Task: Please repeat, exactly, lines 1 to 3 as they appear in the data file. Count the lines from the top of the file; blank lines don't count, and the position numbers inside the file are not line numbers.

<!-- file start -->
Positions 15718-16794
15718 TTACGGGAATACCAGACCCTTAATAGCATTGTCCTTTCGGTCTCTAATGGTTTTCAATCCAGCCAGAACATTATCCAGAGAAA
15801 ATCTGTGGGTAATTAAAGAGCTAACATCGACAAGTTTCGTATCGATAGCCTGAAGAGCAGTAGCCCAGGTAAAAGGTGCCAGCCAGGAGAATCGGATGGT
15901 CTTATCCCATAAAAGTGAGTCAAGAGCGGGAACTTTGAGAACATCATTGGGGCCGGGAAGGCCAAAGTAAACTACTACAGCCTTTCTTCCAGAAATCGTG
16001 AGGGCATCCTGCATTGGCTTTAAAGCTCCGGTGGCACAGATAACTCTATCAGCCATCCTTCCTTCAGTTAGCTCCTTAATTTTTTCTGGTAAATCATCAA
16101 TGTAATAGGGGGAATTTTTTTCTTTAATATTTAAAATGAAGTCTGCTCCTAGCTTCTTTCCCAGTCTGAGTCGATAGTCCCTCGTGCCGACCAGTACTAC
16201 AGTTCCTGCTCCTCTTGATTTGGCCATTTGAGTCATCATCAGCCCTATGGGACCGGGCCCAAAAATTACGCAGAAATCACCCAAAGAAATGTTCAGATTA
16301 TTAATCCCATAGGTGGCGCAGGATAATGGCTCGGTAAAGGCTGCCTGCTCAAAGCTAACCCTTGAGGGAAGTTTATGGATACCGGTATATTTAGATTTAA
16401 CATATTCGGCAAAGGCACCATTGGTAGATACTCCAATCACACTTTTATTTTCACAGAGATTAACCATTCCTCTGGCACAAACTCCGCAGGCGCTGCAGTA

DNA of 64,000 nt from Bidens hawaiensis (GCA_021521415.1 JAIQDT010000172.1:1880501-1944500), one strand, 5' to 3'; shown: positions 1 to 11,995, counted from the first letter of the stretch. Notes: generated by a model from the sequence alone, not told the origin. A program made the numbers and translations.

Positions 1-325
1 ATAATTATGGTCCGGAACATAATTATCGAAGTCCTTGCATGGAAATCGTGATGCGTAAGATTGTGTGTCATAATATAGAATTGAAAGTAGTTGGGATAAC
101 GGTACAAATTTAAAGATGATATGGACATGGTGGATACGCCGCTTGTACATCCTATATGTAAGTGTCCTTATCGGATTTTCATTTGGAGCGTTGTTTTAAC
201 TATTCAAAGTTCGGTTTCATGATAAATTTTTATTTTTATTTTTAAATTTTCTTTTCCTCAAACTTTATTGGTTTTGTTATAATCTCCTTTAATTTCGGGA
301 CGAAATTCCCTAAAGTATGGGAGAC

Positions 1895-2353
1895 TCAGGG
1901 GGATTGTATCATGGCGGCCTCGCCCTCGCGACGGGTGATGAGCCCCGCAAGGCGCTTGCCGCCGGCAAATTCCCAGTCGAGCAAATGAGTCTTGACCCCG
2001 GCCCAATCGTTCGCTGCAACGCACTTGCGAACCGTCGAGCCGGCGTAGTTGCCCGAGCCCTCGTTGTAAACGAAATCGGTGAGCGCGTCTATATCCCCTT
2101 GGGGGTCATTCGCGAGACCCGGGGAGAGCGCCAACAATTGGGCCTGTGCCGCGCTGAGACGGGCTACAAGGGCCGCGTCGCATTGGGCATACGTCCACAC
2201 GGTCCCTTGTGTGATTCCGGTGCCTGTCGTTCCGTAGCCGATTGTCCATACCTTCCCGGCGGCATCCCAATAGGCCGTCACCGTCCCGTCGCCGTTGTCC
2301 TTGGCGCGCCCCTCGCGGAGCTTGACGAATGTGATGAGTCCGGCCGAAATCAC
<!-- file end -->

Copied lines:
Positions 15718-16794
15718 TTACGGGAATACCAGACCCTTAATAGCATTGTCCTTTCGGTCTCTAATGGTTTTCAATCCAGCCAGAACATTATCCAGAGAAA
15801 ATCTGTGGGTAATTAAAGAGCTAACATCGACAAGTTTCGTATCGATAGCCTGAAGAGCAGTAGCCCAGGTAAAAGGTGCCAGCCAGGAGAATCGGATGGT